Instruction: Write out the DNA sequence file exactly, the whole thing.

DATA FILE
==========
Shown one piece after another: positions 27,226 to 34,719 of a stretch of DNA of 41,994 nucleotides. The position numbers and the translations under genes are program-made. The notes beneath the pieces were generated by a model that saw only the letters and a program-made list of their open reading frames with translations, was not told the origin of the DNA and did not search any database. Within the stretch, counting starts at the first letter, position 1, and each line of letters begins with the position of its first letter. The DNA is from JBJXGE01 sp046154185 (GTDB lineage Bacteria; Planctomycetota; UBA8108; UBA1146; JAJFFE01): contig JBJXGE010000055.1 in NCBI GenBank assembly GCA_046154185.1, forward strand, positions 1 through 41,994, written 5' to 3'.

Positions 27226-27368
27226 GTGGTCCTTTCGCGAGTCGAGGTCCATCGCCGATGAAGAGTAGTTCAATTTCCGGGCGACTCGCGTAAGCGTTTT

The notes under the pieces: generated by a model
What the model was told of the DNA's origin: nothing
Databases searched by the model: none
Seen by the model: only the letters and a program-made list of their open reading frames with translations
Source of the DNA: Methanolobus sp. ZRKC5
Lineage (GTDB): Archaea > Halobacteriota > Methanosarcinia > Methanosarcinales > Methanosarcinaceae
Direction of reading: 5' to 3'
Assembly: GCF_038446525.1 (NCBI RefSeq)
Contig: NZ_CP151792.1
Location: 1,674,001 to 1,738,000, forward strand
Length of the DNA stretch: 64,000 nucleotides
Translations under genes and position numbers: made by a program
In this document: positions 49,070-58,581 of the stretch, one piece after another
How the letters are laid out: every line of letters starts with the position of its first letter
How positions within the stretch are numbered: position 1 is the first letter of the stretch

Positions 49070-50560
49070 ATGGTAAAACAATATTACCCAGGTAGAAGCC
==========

Shown one piece after another: positions 27,226 to 34,719 of a stretch of DNA of 41,994 nucleotides. The position numbers and the translations under genes are program-made. The notes beneath the pieces were generated by a model that saw only the letters and a program-made list of their open reading frames with translations, was not told the origin of the DNA and did not search any database. Within the stretch, counting starts at the first letter, position 1, and each line of letters begins with the position of its first letter. The DNA is from JBJXGE01 sp046154185 (GTDB lineage Bacteria; Planctomycetota; UBA8108; UBA1146; JAJFFE01): contig JBJXGE010000055.1 in NCBI GenBank assembly GCA_046154185.1, forward strand, positions 1 through 41,994, written 5' to 3'.

Positions 27226-27368
27226 GTGGTCCTTTCGCGAGTCGAGGTCCATCGCCGATGAAGAGTAGTTCAATTTCCGGGCGACTCGCGTAAGCGTTTT

The notes under the pieces: generated by a model
What the model was told of the DNA's origin: nothing
Databases searched by the model: none
Seen by the model: only the letters and a program-made list of their open reading frames with translations
Source of the DNA: Methanolobus sp. ZRKC5
Lineage (GTDB): Archaea > Halobacteriota > Methanosarcinia > Methanosarcinales > Methanosarcinaceae
Direction of reading: 5' to 3'
Assembly: GCF_038446525.1 (NCBI RefSeq)
Contig: NZ_CP151792.1
Location: 1,674,001 to 1,738,000, forward strand
Length of the DNA stretch: 64,000 nucleotides
Translations under genes and position numbers: made by a program
In this document: positions 49,070-58,581 of the stretch, one piece after another
How the letters are laid out: every line of letters starts with the position of its first letter
How positions within the stretch are numbered: position 1 is the first letter of the stretch

Positions 49070-50560
49070 ATGGTAAAACAATATTACCCAGGTAGAAGCC